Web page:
Saturday at the bicentenary Border Union Show at Kelso was a good day for the Douglas family of Catslackburn, Selkirk.
Not only did they win the sheep interbreed title for the first time at the region’s biggest agricultural event, they went on to take the champion of champions with their South Country Cheviot ewe.
David Douglas said: “This is a once-in-a-lifetime achievement. I’m over the moon – it’s great.”
It’s the first season the three-crop ewe, which is nursing twins at home and is by a home-bred ram, has been shown.
The father-and-son team of Norman and David farm 2,700 acres, running 1,000 Cheviots (South Country), 1,000 Lairg- type Cheviots, 400 Blackface, 100 Texels, 50 Suffolks and 240 suckler cows.
Asked what he thought judges liked, Norman said: “She’s an exceptional ewe, she’s got breed character, she’s got good legs and skin, and she’s quite big – she’s got a bit of substance about her.”
Andrew and Gillian McCowan, Horncliffe Mains, Berwick, took second top spot with their thoroughbred cross bay gelding, Irish Squire, this year’s hunter reserve champion.
Gillian said: “I’m very pleased. It is the first time Irish Squire, a former finalist at the Horse of the Year Show, has scooped prestigious prizes at the Border Union.”
Champion of champions judge and former Border Union chairwoman Marion Tilson said: “Judging the champion of champions is an impossible task – and a fantastic honour.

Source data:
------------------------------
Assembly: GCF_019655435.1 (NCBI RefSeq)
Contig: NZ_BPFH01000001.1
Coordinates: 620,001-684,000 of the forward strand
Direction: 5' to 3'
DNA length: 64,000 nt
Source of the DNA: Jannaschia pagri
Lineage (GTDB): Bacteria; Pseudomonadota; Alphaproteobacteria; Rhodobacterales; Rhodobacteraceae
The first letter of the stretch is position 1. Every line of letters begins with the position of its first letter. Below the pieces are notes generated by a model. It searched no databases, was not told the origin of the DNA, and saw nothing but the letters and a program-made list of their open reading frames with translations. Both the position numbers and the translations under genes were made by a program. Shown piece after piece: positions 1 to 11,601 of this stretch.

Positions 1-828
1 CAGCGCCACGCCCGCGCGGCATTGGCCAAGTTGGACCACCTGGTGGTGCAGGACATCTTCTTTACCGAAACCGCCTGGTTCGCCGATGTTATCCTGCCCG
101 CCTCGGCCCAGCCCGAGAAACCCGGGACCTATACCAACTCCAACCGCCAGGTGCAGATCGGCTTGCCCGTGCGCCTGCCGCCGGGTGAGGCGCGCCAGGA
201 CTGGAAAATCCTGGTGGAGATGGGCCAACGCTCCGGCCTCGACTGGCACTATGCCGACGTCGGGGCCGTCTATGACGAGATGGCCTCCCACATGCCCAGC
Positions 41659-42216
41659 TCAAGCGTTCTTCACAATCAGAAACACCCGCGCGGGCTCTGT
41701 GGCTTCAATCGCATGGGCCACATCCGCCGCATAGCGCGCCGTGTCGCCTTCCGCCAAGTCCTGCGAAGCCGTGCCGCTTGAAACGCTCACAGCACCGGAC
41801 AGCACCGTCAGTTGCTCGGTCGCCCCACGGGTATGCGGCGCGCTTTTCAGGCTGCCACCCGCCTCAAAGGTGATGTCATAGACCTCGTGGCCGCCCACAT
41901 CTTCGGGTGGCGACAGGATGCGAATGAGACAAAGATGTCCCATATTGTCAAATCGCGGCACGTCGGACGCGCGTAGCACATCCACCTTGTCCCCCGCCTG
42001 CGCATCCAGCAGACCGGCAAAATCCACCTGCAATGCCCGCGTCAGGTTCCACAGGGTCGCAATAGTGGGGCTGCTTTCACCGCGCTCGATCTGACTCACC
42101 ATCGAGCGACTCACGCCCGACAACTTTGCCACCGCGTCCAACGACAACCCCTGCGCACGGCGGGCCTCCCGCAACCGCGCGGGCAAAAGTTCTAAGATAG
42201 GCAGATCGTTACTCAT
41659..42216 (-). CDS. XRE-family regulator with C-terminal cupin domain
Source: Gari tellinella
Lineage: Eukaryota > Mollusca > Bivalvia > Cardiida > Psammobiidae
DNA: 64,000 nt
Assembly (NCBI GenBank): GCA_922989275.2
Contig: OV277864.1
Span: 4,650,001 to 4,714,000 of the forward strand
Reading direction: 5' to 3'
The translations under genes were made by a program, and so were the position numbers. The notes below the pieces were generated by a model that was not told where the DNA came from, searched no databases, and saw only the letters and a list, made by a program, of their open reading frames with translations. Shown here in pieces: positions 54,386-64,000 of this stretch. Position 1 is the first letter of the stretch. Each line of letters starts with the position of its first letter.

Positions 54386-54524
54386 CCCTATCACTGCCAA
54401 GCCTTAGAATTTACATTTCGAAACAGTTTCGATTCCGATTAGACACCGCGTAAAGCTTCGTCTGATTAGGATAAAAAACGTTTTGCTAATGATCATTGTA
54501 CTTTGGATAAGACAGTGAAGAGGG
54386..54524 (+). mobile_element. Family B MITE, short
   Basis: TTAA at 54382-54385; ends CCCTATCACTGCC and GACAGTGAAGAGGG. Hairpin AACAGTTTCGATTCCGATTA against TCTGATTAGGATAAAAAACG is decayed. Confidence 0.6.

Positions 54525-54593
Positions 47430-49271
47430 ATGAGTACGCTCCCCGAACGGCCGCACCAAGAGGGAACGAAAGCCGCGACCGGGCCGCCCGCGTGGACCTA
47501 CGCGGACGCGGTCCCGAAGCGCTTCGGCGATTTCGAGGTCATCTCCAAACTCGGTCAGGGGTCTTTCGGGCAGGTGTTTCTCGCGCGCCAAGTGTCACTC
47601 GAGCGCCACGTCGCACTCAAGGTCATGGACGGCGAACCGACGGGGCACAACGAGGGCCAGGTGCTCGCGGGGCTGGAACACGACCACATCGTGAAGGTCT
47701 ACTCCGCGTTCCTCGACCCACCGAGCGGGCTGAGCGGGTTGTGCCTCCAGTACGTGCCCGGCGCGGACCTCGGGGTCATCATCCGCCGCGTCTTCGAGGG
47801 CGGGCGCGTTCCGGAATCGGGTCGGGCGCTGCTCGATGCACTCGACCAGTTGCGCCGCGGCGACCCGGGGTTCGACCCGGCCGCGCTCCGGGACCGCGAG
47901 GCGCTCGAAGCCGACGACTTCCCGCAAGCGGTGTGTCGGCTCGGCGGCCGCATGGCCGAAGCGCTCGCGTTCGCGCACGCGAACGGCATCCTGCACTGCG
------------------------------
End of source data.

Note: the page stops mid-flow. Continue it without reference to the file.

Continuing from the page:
“The cockerel really catches the eye, the horse went round impeccably, but the sheep is just that bit special, she’s very correct, she’s very nice.”
The beef interbreed champion was an 18-month-old heifer from Gordon Brooke, Upper Huntlywood, Earlston, shown by Richard Rettie, which, earlier this year, was the reserve female champion at the Great Yorkshire and will be competing at Perth Show tomorrow and Saturday.
Clydesdale champion was the two-year-old filly, Pacemuir Marion Morrison, from D. J. Copland of Montgomery Place, Peebles.
Country Durham’s John Fletcher, with his two-year-old Netherland Dwarf, which has scooped about 10 best-in-show tickets this year so far, won best rabbit.
Taking the poultry honours was the show’s best bantam, David Taylor’s Dutch Gold cockerel from Hurlford, Ayrshire.
Champion goat was Montreaux Maziwamto, owned by Paul Mounter from Durham. The British Saanen was judged best dairy goat before taking the championship.
Border Union Agricultural Society secretary Ron Wilson said: “The show was absolutely wonderful.
“We were so lucky. We had 35mm of rain on Thursday, then Friday and Saturday were great.
“For a show that takes a year to organise, this one took two and all the extra elements – the Story of Wool, the River Tweed project, the plots (of several crops), the History of the Horse and the food were amazing.
“It all just fell into place and the great thing is they are all connected with the Tweed basin. All our people – directors, security, stewards, everyone – worked very hard.”
Mr Wilson continued: “The gate was up on both Friday and Saturday.”
He felt PR and advertising backing from Event Scotland and Scottish Borders Council helped
He said: “The standard of livestock is immense. The mood among farmers is a sight better than it was this time last year.”
Mr Wilson added: “Farming is still feeling the repercussions of the horrendous year we had last year. A lot of winter crops were ploughed out and had to be resown, but farmers are very resilient and will bounce back to whatever normality is.”